When you come from GUI to text-based terminal, you might miss the cut and past mouse functionality.
You can use your mouse to copy and paste at a terminal. Install gpm which is a cut and paste utility and mouse server for virtual consoles.
What is gpm?
‘gpm‘ provides mouse support to text-based Linux applications like the Emacs editor and the Midnight Commander file management system. Gpm also provides console cut-and-paste operations using the mouse and includes a program to allow pop-up menus to appear at the click of a mouse button.
From the man page, “This package tries to be a useful mouse server for applications running on the Linux console. It is based on the “selection” package, and some of its code comes from selection itself. This package is intended as a replacement for “selection” as a cut-and-paste mechanism; it also provides additional facilities. The “selection” package offered the first cut-and-paste implementation for Linux using two mouse buttons, and the cut buffer is still called “selection buffer” or just “selection” throughout this document. The information below is extracted from the texinfo file, which is the preferred source of information.”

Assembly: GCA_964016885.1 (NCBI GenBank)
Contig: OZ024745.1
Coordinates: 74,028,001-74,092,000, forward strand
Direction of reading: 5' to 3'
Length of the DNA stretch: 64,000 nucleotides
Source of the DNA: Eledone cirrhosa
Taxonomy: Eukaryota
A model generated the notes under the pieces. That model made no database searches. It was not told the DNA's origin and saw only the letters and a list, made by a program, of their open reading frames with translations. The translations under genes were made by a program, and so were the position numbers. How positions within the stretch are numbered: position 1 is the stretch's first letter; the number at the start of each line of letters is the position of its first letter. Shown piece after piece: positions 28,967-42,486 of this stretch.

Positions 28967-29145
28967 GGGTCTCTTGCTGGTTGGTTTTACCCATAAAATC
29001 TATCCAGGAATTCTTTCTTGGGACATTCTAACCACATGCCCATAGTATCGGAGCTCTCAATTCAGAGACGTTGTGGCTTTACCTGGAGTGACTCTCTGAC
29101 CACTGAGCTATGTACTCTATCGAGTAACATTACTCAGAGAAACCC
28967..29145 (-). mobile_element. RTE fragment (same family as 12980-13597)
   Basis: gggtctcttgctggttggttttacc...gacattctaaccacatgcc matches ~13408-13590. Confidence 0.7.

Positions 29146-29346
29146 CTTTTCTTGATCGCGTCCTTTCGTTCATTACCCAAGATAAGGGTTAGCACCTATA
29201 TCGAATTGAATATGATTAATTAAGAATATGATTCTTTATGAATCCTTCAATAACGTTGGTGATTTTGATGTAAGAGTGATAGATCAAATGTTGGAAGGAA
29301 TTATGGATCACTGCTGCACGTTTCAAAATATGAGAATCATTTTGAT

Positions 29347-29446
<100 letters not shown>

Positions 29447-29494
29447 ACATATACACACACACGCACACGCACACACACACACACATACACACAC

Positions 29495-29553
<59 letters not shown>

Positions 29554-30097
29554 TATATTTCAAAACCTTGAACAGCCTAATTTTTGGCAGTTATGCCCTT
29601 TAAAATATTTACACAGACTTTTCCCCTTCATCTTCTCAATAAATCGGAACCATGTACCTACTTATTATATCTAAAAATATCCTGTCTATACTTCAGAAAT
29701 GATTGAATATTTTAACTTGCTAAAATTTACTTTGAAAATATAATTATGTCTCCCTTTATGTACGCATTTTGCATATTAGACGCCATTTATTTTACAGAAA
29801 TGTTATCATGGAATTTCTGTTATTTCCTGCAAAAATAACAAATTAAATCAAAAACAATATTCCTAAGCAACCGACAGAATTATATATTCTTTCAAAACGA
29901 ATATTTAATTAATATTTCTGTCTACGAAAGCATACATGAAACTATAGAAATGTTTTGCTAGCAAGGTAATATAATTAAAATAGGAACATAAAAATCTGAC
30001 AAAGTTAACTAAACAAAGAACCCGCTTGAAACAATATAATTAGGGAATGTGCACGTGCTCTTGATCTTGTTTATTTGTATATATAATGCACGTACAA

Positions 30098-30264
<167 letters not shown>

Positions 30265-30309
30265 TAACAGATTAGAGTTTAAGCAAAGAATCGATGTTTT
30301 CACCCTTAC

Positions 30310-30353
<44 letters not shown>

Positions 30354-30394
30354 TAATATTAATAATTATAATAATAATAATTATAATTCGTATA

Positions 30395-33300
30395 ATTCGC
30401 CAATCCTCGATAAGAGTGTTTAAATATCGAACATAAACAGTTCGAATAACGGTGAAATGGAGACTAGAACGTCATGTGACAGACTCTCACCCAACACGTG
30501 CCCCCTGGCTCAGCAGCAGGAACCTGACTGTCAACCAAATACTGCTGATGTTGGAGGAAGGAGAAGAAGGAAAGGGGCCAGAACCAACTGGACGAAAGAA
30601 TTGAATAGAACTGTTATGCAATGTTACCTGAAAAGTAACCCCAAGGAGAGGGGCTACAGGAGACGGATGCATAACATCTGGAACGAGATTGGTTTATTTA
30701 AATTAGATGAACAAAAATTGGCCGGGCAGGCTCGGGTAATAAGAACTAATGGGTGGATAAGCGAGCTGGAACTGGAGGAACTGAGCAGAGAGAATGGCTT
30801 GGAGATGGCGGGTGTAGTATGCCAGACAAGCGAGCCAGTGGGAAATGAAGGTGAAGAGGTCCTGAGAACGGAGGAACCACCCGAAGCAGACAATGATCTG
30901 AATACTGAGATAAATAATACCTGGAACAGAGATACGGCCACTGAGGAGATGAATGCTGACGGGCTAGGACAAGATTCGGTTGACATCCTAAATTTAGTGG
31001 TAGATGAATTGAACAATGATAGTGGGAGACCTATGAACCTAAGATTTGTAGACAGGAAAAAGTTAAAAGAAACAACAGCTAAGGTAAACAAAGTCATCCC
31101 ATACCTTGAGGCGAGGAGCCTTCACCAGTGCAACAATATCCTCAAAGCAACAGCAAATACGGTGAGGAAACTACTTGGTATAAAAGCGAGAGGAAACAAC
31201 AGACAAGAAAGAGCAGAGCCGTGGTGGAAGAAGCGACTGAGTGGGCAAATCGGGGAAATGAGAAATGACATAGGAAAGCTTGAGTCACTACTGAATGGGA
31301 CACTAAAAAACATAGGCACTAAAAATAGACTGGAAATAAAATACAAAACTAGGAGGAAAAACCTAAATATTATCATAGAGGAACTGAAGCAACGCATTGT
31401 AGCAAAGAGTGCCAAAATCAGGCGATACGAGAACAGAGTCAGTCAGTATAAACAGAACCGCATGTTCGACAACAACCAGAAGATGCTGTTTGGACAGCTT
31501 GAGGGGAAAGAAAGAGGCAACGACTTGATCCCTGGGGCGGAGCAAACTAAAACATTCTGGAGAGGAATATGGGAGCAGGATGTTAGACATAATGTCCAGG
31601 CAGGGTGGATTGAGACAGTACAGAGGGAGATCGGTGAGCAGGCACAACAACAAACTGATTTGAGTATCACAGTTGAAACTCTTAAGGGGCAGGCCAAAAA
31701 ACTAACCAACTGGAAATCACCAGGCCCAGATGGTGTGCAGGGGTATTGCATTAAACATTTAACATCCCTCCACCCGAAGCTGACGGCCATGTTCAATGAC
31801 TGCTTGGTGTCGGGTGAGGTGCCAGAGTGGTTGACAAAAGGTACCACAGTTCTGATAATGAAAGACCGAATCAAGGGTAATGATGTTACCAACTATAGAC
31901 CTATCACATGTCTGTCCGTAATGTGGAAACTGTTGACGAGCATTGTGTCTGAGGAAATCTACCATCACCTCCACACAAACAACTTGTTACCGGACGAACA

If you are using Debian Linux, type the command:
# apt-get install gpm
If you are using Ubuntu Linux, type the command:
$ sudo apt-get install gpm
If you are using Red Hat Enterprise Linux, type the command:
# up2date gpm
If you are using Fedora Core Linux, type the command:
# yum install gpm
Task: Select text (copy text)
To select text press the left mouse button and drag the mouse.
Task: Paste text
To paste text in the same or another console, press the middle button. The right button is used to extend the selection, like in ‘xterm’.
Task: Start/stop mouse service
# /etc/init.d/gpm stop | start
$ sudo /etc/init.d/gpm stop | start
Please note that two-button mice use the right button to paste text.
Read man page of gpm for more information. See how to configure mouse under FreeBSD for same purpose.